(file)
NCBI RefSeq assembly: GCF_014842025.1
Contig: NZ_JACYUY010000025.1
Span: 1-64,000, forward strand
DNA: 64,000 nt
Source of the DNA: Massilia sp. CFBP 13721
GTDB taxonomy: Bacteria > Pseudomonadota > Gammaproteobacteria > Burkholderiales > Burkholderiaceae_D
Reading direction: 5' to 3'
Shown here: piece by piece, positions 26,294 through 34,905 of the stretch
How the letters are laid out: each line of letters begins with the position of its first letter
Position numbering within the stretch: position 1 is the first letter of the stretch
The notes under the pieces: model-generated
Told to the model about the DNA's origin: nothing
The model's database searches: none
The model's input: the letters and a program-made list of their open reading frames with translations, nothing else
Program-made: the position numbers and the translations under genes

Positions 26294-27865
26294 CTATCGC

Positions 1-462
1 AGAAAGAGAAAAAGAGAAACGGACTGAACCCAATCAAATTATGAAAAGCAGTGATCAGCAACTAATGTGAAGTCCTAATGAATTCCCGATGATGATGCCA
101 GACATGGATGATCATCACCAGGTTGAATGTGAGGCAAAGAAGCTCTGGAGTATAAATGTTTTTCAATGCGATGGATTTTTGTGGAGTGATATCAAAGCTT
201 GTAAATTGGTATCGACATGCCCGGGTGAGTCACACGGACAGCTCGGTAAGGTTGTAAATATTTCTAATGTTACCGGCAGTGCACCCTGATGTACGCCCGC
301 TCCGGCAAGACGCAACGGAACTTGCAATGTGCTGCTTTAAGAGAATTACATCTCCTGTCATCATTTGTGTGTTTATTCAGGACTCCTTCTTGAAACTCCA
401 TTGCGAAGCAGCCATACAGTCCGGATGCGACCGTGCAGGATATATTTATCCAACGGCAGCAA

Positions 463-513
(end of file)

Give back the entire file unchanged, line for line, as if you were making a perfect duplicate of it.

NCBI RefSeq assembly: GCF_014842025.1
Contig: NZ_JACYUY010000025.1
Span: 1-64,000, forward strand
DNA: 64,000 nt
Source of the DNA: Massilia sp. CFBP 13721
GTDB taxonomy: Bacteria > Pseudomonadota > Gammaproteobacteria > Burkholderiales > Burkholderiaceae_D
Reading direction: 5' to 3'
Shown here: piece by piece, positions 26,294 through 34,905 of the stretch
How the letters are laid out: each line of letters begins with the position of its first letter
Position numbering within the stretch: position 1 is the first letter of the stretch
The notes under the pieces: model-generated
Told to the model about the DNA's origin: nothing
The model's database searches: none
The model's input: the letters and a program-made list of their open reading frames with translations, nothing else
Program-made: the position numbers and the translations under genes

Positions 26294-27865
26294 CTATCGC

Positions 1-462
1 AGAAAGAGAAAAAGAGAAACGGACTGAACCCAATCAAATTATGAAAAGCAGTGATCAGCAACTAATGTGAAGTCCTAATGAATTCCCGATGATGATGCCA
101 GACATGGATGATCATCACCAGGTTGAATGTGAGGCAAAGAAGCTCTGGAGTATAAATGTTTTTCAATGCGATGGATTTTTGTGGAGTGATATCAAAGCTT
201 GTAAATTGGTATCGACATGCCCGGGTGAGTCACACGGACAGCTCGGTAAGGTTGTAAATATTTCTAATGTTACCGGCAGTGCACCCTGATGTACGCCCGC
301 TCCGGCAAGACGCAACGGAACTTGCAATGTGCTGCTTTAAGAGAATTACATCTCCTGTCATCATTTGTGTGTTTATTCAGGACTCCTTCTTGAAACTCCA
401 TTGCGAAGCAGCCATACAGTCCGGATGCGACCGTGCAGGATATATTTATCCAACGGCAGCAA

Positions 463-513